Last night before the last regular season game of the year, we got a rather alarming update. 76ers’ GM Elton Brand seemed to hesitate when discussing his team’s best player, Joel Embiid’s health and readiness for the playoffs. When pressed about the issue after the game, coach Brett Brown abruptly cut off the line of questions and suggested the team would give a “fair” update on Joel’s health. Although Brand said he’s optimistic Embiid will play and Brown made clear he expects to have his starters for Saturday’s game against Brooklyn, that this isn’t a given (after how much time the big man has had to rest his knee down the stretch of the season) is a major concern.
Assuming that he will play, and that we probably won’t get a sense for how healthy he is until we see him in action it’s more important than ever for the Sixers to lighten his workload a bit on the offensive end. Embiid has been an absolute stud this season. He’s a bona fide MVP and Defensive Player of the Year candidate, and should probably make his first All-NBA team, as one of the league’s 5 most impactful players. But in order to preserve his health for a deep playoff run, and also to reach the team’s ceiling, it seems imperative he should be passing the ball a bit more.
Being a little bit more well-rounded offensively will make the Sixers a more formidable and less predictable opponent. It will increase their efficiency, and it will improve their defense which will lead to more transition opportunities and decrease turnovers. And last but not least, it will improve the case they can make to keep Tobias Harris and Jimmy Butler this summer as they weigh other offers.
This isn’t the first time you’re hearing this from us at Liberty Ballers. Jackson Frank persuasively suggested the proper two-way balance for Embiid includes a bit less offense and more energy conserved for elite defense. And I recently noted that it might help the Sixers break Tobias Harris’ slump and reach their ceiling if they limited the big fella a bit too. And in a wonderful piece yesterday, Ben Falk, founder of Cleaningtheglass.com demonstrated a few instances where Embiid might be able to initiate more dribble hand off actions with JJ Redick, rather than attack a jam-packed paint or settle for jumpers.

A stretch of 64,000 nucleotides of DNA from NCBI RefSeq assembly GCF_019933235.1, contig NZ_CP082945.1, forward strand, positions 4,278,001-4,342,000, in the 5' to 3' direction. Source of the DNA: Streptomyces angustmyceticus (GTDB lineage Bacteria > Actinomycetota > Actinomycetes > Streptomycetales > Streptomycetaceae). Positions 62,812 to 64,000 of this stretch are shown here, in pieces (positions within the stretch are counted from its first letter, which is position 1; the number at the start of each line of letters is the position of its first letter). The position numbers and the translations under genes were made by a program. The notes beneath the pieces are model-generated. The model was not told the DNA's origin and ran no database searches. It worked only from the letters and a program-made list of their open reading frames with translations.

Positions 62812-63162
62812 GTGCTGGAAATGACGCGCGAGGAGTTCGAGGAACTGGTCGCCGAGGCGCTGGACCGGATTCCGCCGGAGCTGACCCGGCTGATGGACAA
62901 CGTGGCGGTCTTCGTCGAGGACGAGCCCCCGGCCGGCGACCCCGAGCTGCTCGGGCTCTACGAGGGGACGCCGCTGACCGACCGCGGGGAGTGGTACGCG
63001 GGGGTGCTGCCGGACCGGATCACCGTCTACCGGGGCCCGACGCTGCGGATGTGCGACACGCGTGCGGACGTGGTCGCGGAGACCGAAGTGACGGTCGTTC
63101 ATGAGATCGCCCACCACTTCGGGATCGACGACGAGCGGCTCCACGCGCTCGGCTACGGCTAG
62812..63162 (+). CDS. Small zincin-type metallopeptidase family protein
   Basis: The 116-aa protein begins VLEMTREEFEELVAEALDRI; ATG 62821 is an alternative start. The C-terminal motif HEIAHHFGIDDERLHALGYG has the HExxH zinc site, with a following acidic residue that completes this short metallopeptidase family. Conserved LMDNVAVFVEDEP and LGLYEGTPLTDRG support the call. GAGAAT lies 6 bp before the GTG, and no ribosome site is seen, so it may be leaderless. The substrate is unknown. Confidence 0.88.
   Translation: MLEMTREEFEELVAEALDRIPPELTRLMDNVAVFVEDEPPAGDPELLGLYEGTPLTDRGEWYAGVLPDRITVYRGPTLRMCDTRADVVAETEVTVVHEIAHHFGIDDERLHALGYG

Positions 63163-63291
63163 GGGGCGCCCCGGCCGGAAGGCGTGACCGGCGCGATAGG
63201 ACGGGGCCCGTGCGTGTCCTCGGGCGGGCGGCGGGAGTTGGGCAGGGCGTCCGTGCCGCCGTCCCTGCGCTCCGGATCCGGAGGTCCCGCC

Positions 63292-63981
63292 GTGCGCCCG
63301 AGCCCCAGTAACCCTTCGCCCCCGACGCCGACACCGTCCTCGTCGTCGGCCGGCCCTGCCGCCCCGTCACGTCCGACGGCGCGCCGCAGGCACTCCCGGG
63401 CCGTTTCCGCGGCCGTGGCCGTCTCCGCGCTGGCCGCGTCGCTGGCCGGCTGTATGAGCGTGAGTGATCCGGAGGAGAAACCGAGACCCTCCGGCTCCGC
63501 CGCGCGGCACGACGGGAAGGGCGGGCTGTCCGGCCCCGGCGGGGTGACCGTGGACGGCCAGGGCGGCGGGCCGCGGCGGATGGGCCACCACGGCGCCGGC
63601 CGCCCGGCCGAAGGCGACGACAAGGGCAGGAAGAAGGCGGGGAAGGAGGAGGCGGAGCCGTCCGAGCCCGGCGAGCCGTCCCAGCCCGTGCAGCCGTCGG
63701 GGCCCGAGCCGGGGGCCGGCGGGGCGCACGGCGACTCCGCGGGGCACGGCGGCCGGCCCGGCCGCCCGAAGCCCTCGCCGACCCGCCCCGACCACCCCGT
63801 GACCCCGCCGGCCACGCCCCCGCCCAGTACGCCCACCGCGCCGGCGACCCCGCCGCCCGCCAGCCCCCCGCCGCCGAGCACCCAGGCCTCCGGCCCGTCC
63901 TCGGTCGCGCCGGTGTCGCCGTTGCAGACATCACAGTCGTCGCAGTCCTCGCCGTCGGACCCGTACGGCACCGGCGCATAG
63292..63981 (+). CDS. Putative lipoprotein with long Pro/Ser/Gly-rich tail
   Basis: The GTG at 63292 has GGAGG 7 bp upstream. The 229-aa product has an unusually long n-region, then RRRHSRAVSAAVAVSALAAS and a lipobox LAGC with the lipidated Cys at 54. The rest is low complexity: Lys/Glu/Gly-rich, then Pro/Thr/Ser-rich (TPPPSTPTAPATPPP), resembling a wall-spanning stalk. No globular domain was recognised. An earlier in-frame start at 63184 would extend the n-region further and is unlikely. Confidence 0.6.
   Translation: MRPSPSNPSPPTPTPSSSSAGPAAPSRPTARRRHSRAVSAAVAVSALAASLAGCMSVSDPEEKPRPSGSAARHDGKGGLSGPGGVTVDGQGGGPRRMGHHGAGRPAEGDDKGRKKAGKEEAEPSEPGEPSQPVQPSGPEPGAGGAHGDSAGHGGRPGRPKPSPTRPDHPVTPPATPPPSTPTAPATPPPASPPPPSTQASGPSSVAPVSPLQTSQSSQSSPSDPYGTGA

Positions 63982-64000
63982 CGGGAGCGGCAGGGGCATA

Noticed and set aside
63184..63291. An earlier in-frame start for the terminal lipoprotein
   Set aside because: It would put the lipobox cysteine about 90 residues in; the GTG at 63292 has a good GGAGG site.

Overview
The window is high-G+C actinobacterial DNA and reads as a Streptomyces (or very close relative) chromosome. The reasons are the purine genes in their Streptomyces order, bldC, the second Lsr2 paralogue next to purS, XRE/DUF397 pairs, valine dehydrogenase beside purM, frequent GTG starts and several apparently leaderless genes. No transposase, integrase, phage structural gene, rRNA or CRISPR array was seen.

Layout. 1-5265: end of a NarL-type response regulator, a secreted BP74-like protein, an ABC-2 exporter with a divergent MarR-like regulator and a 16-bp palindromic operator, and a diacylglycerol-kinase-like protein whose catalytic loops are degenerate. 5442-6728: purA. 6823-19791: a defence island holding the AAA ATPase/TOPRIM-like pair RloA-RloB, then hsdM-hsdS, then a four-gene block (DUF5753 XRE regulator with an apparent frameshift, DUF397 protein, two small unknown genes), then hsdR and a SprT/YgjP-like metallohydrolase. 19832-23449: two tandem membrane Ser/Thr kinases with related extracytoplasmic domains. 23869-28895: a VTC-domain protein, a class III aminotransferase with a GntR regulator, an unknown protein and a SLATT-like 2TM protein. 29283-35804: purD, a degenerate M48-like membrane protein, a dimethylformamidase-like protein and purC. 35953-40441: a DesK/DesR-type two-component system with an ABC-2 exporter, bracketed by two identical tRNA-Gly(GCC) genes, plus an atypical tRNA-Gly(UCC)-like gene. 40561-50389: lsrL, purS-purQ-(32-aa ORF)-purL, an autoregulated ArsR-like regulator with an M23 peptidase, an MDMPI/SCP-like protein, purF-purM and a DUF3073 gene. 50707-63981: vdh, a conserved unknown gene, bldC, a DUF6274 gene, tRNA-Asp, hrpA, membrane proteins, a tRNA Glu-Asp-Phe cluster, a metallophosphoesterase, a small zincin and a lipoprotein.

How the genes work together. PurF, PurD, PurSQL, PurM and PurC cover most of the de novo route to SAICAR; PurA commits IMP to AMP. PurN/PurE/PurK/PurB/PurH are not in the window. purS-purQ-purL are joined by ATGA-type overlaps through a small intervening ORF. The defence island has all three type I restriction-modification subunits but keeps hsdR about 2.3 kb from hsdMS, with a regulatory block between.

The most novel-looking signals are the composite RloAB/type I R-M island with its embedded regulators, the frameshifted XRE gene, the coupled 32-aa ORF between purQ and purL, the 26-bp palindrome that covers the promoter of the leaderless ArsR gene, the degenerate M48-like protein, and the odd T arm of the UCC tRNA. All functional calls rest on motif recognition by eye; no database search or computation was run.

Per Fantasylabs.com when Joel Embiid is on the court, using the current roster, he averages 20 FGA per 36 minutes. JJ Redick gets 14.7, Tobias Harris gets 11.8 and Jimmy Butler gets 11.9. Simmons gets 11.4. Even if Embiid was totally healthy, the team would benefit from a better and more balanced distribution.
In the 10 games where the team’s starting 5 has played together and they share the court, Embiid’s USG% was 34.7. That’s almost double that of his running mates:
Now they have been very very good in their 10 games together, and even though it’s a tiny sample size to work with, if we extrapolate the numbers to a per-game basis for any of the four starters when individually sharing the court with Joel, we see how unbalanced the field goal attempt distribution becomes. If Joel is in, he’s gonna go to work and play plenty of two-man game with Redick.
Take a look, courtesy of fantasylabs.com:
But the competition is going to get much stiffer now, and we want to keep everyone happy so they want to stay in Philadelphia and sometimes that means allowing them to shoot the ball more.
Here are some opportunities for him to share the ball a bit more in recent action:
Of course none of it really matters if Embiid isn’t healthy enough to play close to the level he has been at. They might not be able to make it passed the Nets, let alone past Toronto if he’s not healthy at all. But assuming he’s out there and playing well, being a more willing passer in the half-court setting, and sometimes initiating pick-n-rolls, dribble hand offs, or simply allowing someone else to have an isolation would probably allow the Sixers to advance further in the playoffs and give them their best chance at keeping everyone happy.